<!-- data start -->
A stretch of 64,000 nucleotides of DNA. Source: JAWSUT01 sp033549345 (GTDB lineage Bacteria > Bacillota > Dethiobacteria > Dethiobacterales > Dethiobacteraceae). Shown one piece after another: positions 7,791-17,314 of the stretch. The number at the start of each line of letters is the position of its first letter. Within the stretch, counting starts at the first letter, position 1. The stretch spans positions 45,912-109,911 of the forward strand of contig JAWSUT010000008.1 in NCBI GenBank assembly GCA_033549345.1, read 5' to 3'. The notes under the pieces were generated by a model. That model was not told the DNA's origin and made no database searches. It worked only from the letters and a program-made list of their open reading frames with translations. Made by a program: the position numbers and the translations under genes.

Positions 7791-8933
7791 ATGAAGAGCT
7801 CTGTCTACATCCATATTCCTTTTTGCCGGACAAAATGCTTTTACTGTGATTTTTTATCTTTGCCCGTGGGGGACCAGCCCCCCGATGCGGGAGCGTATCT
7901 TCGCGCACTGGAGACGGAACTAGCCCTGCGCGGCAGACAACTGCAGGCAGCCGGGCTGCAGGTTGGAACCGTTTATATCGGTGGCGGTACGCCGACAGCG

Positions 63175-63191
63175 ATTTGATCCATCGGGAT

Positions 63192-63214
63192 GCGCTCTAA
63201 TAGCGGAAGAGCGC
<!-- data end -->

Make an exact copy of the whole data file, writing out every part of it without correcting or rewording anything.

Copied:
A stretch of 64,000 nucleotides of DNA. Source: JAWSUT01 sp033549345 (GTDB lineage Bacteria > Bacillota > Dethiobacteria > Dethiobacterales > Dethiobacteraceae). Shown one piece after another: positions 7,791-17,314 of the stretch. The number at the start of each line of letters is the position of its first letter. Within the stretch, counting starts at the first letter, position 1. The stretch spans positions 45,912-109,911 of the forward strand of contig JAWSUT010000008.1 in NCBI GenBank assembly GCA_033549345.1, read 5' to 3'. The notes under the pieces were generated by a model. That model was not told the DNA's origin and made no database searches. It worked only from the letters and a program-made list of their open reading frames with translations. Made by a program: the position numbers and the translations under genes.

Positions 7791-8933
7791 ATGAAGAGCT
7801 CTGTCTACATCCATATTCCTTTTTGCCGGACAAAATGCTTTTACTGTGATTTTTTATCTTTGCCCGTGGGGGACCAGCCCCCCGATGCGGGAGCGTATCT
7901 TCGCGCACTGGAGACGGAACTAGCCCTGCGCGGCAGACAACTGCAGGCAGCCGGGCTGCAGGTTGGAACCGTTTATATCGGTGGCGGTACGCCGACAGCG

Positions 63175-63191
63175 ATTTGATCCATCGGGAT

Positions 63192-63214
63192 GCGCTCTAA
63201 TAGCGGAAGAGCGC